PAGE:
Reducing environmental pollution by antibiotics to curb drug resistance
Widespread use of antibiotics to prevent and treat infections in people and animals as well as for promoting growth in livestock is causing environmental contamination. A new study highlights the need for extra measures to reduce environmental pollution from antibiotics. Such pollution can increase the risk of diseases caused by bacteria that become resistant to antibiotics.
Over recent decades large amounts of antibiotics have been released into the environment, but little is known about the effects of these antibiotics on microbes living in natural habitats. The antibiotics are released into the environment when they are excreted along with body wastes and pass into water systems, the soil and sewage treatment plants.
Since bacteria can develop resistance to antibiotics and this resistance can be passed on to other bacteria, there is a risk that bacteria found naturally in the environment will develop resistance to antibiotics commonly used to treat human diseases. This resistance can in turn be passed on to bacteria that cause diseases in humans and animals, making it more difficult to control bacterial infections.
In addition to developing new resistance in natural microbial populations, antibiotics released into soil and water can change the composition and activity of local microbial communities. For example, antibiotics can reduce the numbers of naturally susceptible bacteria thus favouring the growth of resistant strains of bacteria.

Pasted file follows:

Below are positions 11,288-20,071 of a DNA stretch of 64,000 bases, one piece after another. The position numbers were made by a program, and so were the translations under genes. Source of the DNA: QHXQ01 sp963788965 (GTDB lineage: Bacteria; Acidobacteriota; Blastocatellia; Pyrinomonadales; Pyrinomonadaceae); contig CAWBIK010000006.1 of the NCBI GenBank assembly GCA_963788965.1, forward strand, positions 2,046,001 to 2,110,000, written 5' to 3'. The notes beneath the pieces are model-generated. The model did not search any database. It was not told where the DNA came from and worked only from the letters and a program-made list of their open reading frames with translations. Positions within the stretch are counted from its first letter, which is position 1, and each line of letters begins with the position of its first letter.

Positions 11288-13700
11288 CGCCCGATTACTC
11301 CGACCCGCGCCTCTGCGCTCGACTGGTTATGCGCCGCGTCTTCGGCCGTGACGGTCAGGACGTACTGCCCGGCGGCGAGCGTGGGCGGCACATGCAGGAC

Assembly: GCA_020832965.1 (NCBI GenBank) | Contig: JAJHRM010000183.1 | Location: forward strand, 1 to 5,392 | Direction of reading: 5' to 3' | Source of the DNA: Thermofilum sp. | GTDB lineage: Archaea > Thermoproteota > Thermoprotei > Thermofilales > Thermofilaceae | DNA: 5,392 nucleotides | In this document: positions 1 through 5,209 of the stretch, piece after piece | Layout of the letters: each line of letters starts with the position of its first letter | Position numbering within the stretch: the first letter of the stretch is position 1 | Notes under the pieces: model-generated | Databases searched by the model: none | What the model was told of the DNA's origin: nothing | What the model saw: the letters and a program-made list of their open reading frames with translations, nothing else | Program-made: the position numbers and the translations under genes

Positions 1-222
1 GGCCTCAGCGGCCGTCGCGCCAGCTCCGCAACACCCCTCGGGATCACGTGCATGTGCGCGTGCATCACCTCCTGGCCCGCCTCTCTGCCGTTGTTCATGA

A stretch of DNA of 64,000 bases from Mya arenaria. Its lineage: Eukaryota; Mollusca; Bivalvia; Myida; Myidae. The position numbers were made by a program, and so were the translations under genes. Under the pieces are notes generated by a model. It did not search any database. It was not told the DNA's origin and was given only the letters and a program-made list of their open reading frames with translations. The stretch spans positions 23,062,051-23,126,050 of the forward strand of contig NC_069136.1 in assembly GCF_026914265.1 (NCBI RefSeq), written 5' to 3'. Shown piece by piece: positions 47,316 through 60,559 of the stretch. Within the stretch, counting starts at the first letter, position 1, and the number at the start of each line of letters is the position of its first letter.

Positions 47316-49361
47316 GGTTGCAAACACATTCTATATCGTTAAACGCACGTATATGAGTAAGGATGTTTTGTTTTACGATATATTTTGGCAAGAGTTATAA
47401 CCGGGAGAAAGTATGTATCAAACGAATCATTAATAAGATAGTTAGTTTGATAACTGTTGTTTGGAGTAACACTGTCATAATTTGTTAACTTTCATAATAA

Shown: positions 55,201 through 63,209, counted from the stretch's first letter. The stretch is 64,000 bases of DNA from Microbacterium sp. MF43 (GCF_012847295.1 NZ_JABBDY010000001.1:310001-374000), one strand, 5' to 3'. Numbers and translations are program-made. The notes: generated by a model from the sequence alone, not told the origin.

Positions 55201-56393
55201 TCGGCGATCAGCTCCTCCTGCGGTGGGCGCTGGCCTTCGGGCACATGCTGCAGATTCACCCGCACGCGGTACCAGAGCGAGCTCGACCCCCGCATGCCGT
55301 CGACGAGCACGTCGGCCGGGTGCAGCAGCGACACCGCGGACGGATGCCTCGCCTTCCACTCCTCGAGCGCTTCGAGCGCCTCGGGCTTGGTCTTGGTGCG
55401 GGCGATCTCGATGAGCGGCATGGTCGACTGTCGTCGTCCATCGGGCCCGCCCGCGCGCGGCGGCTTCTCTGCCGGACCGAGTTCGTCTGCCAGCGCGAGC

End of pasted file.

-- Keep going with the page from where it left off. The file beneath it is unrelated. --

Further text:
Antibiotics break down at different rates in the environment. Over time, the concentration of antibiotic pollution in natural ecosystems diminishes, unless further contamination occurs. Some environments are repeatedly polluted, for instance, by hospital or farm discharges. Continued exposure to antibiotics is of particular concern in these environments as repeated exposure to low levels of antibiotics could promote resistance.
Although environmental bacteria can develop resistance to antibiotics under selective pressure, the same antibiotic resistance genes, already present in human bacterial pathogens, have been found in bacteria in environments where no pollution by antibiotics has occurred. This may occur because resistance genes can be maintained and spread in natural bacterial populations through gene transfer when bacteria reproduce and migrate to different ecosystems. This indicates that it may be difficult to eliminate pollution by antibiotic resistance.
A lack of reliable information in some countries makes it difficult to estimate the global extent of antibiotic use in veterinary medicine. This issue needs to be addressed as antimicrobial use in livestock and, increasingly, in fish farming is an important source of antibiotic contamination. In the EU, antibiotics used to treat human infections cannot be used to promote growth in livestock. However there has been an increase of the use of antibiotics for therapeutic purposes in animals.
It is suggested that water, sewage and other wastes polluted with antibiotics should be specifically treated for antibiotics before being released to the environment or used as fertiliser in agriculture.
Source: Martinez, J.M. (2009). Environmental pollution by antibiotics and by antibiotic resistance determinants. Environmental Pollution. 157: 28932902.
Theme(s): Environment and health